i asked him about the lunchbox and he said it was his, but that he was on his way to work and figured she could use it more than he could.  that he could more easily get another lunch.

"It's not how much we give but how much love we put into giving."  -Mother Teresa

i had no gift to thank him with so i hugged him and thanked him for being a beautiful example of the human spirit, for being a giver, for helping a stranger, and for making my day.

this was such an amazing moment to me, and i found myself smiling in awe of these two strangers who did not know i was witnessing their interaction.  

i hope my children grow up to be boys who would do the same kind of thing.  i hope they will think of others and their situations and give to people regardless of what the receivers might do with what they receive.  many people reject the idea of helping those who stand with cardboard signs … many people have concrete beliefs about why they are there or what they could or should be doing instead of standing there.  but who are we to say?  it is not our place to judge.  we have no idea what their story is or how their journey has landed them in that place at that time.  very typically, people at the age of 20ish do not identify with this circumstance.  at that age of our life we do not typically consider how or why that person got there.  or that any of us could end up there at any time for any reason.  or that not everyone has the same circumstances or opportunities or blessings.  i was touched to be an unknown observer of this exchange, and even more grateful to see that it was our youth reaching out with such generosity and goodness.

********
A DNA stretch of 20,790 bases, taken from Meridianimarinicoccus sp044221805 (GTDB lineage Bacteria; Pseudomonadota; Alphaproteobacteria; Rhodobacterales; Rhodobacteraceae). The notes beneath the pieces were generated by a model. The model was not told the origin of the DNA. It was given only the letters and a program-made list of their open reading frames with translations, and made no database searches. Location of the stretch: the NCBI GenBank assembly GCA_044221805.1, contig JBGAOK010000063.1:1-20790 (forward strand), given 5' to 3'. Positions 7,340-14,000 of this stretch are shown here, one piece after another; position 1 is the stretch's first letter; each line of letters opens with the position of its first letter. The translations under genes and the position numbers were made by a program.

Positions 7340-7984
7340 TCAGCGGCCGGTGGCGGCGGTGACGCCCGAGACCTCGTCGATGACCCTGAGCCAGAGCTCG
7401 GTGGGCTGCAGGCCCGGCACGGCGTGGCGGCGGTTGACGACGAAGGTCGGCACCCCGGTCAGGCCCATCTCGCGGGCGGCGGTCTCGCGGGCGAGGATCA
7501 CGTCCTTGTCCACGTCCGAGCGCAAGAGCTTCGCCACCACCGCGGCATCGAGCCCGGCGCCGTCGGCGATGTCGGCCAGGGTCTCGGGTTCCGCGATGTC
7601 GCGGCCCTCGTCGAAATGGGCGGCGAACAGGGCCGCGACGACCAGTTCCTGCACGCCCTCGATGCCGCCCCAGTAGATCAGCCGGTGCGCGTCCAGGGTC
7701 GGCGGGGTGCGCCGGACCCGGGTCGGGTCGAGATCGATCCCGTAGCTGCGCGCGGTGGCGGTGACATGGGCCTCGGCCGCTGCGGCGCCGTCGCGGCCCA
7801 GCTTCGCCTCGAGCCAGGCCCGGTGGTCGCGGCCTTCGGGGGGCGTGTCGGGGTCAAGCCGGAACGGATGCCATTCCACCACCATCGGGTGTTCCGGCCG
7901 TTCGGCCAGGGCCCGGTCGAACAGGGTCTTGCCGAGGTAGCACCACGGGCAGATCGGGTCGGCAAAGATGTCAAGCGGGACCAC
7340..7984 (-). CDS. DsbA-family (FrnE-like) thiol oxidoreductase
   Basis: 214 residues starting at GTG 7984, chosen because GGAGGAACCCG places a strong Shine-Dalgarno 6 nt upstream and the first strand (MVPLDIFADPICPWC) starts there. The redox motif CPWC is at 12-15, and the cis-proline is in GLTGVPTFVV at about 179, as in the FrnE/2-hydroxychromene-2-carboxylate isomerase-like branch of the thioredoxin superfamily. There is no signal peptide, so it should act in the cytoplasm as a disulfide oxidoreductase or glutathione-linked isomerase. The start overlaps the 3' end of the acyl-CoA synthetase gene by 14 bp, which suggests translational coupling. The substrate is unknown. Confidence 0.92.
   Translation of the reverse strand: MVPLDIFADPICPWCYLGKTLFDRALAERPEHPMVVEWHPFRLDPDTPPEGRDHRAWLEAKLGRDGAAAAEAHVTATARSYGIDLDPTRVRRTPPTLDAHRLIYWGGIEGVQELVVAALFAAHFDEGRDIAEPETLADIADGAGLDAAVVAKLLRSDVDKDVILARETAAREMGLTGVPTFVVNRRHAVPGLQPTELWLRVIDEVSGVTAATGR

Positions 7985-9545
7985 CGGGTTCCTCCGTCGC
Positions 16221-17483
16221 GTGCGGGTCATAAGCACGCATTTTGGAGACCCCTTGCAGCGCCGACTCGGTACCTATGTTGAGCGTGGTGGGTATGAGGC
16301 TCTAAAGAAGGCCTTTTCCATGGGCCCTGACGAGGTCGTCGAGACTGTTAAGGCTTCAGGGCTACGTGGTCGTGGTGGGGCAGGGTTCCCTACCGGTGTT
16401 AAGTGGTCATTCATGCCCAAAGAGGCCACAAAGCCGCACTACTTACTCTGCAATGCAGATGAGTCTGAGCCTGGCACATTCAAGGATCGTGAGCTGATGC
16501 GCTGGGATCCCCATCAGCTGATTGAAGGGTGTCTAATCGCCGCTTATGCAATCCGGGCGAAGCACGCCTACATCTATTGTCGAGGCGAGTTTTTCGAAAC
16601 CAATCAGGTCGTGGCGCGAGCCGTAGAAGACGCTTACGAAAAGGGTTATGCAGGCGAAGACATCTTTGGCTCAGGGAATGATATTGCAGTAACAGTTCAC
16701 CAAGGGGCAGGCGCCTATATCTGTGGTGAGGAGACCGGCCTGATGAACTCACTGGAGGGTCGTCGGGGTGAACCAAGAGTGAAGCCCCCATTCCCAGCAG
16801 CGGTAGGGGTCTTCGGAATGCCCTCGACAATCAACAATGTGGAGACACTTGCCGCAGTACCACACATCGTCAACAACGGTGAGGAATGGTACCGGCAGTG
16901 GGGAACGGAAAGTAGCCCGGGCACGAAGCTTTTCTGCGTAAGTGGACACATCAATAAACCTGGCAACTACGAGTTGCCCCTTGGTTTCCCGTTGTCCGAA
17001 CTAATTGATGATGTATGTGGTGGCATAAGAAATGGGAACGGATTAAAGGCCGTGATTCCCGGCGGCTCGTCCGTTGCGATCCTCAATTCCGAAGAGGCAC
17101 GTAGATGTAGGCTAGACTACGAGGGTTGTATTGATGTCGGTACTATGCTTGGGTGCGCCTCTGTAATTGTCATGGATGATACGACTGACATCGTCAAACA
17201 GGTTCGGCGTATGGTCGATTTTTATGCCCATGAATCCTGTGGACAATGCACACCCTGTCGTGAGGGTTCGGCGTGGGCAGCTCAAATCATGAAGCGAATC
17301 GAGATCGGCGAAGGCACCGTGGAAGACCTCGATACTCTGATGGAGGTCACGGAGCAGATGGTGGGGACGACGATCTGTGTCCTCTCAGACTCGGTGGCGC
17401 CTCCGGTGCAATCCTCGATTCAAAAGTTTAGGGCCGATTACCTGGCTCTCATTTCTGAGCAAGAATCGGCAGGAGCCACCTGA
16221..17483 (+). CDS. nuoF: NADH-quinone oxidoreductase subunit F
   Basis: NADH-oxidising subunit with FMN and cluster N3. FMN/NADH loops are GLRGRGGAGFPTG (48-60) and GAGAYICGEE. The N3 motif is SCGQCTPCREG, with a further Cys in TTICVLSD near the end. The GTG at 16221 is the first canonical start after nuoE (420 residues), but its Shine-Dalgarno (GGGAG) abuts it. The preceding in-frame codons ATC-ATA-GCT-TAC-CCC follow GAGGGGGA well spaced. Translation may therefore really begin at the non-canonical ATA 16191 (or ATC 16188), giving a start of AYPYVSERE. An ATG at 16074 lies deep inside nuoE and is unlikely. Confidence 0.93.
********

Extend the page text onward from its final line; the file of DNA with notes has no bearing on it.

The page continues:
he could have been my son.  your grandson.  your brother.  your boyfriend.  your daughter's future husband.

and the woman could have been any one of us.  or our mother.  aunt.  sister.  neighbor.  

a person in need isn't just a needy person.  that person is a human being just like you and i are.  a spirit, a soul, an energy.  

sometimes a lunch isn't just a lunch.  
it is a grace of God. of this beautiful universe.  of you.  of me.  of our collective energies.
of Love.